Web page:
How Global Consulting Firms are Encroaching on Creative Territory

Marketer, Ad Agencies Beware!

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In recent years, there has been an increase in the number of consulting companies acquiring creative agencies to expand their digital, design and marketing capabilities.

According to a recent report by Consultancy UK, in 2017 alone, 48% (nearly half) of all the companies that acquired “marketing services businesses” were corporations from non-traditional communications backgrounds, with consulting firms like Deloitte, Accenture, and PWC leading the pack. In addition to battling alternative services to obtain new clients, marketing and advertising agencies around the world now also compete against these giant consulting firms who combine a wealth of experience with their deep pockets.

For example, global consulting and technology company, Accenture now has more than 15,000 digital and creative professionals offering creative services that advertising and marketing agencies offered clients in the past. These consultancies are fast gaining ground within what used to be a conventional marketing space, as they harness their expertise, vast amounts of data and in-depth knowledge of strategy to woo CMOs into retaining them to solve their big business problems.

In its 2017 Agency report AdAge ranked Accenture Interactive, PwC Digital Services, IBM iX and Deloitte Digital amongst the world’s biggest agency companies, raking in a combined revenue of $13.2 billion. These consultancies now sit just below the top agencies including WPP, Omnicom, Publicis Groupe, Dentsu and Interpublic in advertising revenues.

Accenture’s Foray into Creative Services

Accenture was one of the first global corporations to make its intentions clear: in 2013, it acquired London based design firm Fjord, to help deliver innovative experiences that bridge marketing, commerce, and conventional services. As marketing continues its rapid evolution and consumer interaction becomes more important in our increasingly digital world, the firm needed to dramatically expand its service offerings in response to its clients need for deeper connections with their consumers.

In other words, “technology” was no longer the sole enabler of business growth, nor did it offer a sustainable competitive advantage any longer. The company needed to augment its offerings by helping its clients orchestrate meaningful creative experiences that change behavior and drive growth.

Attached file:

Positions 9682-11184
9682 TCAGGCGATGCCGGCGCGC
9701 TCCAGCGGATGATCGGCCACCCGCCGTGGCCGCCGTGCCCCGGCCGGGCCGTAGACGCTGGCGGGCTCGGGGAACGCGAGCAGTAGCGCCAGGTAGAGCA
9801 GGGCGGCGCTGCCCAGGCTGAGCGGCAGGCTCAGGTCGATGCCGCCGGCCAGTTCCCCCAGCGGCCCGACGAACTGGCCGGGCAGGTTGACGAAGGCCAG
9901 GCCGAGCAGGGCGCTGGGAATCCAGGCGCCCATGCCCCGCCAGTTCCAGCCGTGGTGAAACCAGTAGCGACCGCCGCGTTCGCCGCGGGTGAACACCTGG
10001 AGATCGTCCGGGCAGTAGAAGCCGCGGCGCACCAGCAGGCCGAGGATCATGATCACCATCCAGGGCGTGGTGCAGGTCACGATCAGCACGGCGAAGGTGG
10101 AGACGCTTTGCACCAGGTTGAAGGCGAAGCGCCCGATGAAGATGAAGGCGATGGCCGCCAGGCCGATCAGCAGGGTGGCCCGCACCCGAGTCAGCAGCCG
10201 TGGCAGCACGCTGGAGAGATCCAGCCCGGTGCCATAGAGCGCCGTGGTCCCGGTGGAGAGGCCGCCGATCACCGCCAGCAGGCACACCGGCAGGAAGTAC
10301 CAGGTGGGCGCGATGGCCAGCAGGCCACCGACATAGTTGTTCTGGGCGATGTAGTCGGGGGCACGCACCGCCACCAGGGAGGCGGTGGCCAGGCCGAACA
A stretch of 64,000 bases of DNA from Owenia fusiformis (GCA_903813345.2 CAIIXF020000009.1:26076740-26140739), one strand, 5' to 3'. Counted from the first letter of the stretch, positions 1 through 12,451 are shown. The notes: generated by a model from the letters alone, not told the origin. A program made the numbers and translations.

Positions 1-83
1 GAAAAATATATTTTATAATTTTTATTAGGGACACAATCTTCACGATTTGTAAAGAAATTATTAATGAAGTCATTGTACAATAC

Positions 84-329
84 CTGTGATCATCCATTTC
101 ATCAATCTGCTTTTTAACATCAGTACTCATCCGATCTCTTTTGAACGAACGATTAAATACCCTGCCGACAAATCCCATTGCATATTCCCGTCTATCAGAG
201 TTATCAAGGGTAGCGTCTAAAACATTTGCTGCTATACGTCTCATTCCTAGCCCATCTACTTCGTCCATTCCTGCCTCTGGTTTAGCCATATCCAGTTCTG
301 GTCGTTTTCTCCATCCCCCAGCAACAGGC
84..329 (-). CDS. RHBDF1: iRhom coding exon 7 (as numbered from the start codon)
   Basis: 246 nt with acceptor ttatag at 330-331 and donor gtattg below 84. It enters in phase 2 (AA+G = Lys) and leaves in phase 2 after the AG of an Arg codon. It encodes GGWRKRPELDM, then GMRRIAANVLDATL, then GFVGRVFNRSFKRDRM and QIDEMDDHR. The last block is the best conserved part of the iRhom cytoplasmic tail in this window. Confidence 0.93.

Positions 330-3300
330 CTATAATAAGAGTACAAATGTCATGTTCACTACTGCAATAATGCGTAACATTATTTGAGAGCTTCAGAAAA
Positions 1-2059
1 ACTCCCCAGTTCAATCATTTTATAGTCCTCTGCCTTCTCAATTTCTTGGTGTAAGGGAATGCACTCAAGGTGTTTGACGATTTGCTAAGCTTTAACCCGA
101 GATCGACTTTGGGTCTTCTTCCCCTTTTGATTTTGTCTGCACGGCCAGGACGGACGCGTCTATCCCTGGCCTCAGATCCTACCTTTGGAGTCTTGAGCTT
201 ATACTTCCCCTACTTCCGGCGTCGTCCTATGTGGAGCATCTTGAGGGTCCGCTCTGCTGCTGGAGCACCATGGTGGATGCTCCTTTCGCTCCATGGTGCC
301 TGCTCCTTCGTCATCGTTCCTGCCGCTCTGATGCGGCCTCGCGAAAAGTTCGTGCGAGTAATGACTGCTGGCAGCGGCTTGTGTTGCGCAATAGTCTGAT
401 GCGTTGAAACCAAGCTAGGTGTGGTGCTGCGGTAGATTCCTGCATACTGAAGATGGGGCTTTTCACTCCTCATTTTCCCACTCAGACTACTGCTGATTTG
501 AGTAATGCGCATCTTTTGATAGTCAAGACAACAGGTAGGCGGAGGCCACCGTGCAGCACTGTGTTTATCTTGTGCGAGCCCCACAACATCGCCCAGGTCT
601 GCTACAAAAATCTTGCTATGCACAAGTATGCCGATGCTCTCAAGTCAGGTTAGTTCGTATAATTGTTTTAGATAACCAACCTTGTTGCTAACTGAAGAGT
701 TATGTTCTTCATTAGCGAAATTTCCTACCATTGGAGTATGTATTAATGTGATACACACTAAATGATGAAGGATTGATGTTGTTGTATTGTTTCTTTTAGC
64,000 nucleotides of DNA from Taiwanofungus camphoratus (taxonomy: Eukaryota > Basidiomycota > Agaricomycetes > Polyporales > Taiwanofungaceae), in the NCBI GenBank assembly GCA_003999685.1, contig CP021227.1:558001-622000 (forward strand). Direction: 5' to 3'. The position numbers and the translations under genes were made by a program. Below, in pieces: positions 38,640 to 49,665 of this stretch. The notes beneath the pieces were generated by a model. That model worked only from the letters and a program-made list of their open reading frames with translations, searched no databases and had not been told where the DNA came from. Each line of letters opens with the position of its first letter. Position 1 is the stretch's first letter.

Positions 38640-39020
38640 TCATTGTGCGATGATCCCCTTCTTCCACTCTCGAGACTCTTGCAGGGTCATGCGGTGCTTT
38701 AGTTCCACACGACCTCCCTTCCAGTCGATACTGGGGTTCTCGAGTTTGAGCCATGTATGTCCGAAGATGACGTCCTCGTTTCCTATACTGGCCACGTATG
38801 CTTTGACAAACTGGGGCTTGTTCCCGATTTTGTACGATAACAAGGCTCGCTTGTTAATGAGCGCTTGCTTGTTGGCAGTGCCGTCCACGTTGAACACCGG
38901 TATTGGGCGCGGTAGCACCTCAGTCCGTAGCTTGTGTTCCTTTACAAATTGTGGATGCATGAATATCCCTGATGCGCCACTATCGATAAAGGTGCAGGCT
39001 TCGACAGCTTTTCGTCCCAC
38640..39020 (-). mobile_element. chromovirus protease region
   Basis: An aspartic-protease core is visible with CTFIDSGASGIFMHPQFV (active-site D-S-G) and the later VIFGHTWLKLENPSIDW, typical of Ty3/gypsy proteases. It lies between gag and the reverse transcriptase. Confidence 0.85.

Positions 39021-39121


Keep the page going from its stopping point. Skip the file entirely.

The company proceeded to acquire Chicago-based e-commerce specialty group, Acquity Group in a $316m deal that same year.

Between 2013 and 2019, Accenture Interactive has since expanded its repertoire of agencies by acquiring over 25 companies from across the globe, including Hong Kong-based PacificLink Group, Brightstep from Sweden, Japanese IMJ, Brazil’s Ad.DIaleto, Australia’s Reactive Media and Germany’s Kolle Rebbe. Perhaps its most significant and instructive piece of business so far is the acquisition of New York-based advertising behemoth, Droga5.

According to Fast Company, Accenture’s acquisition is “the most significant creative buy by any consultancy over the last decade. None of the consultancies have managed to buy a creative shop with the pedigree of Droga5,”.

With this new asset, Accenture has added creative capabilities that very few traditional consulting firms can boast. It has placed its bets on the creative industry and signaled its intentions to participate actively in the battle for billions of dollars in marketing and advertising spend over the next few decades.

The result of its bold pivot is evidenced by Accenture Interactive’s 30% revenue increase to $8.5bn for the year that ended August 31, representing a fifth of Accenture’s overall revenue. Many other traditional consulting companies are keenly observing Accenture’s moves, paying attention and making bold acquisitions of their own to remain competitive across the consulting, marketing and design landscape.

What does this new trend portend for agencies? Have they reached their end, and will consultancies replace the ad agency model anytime soon?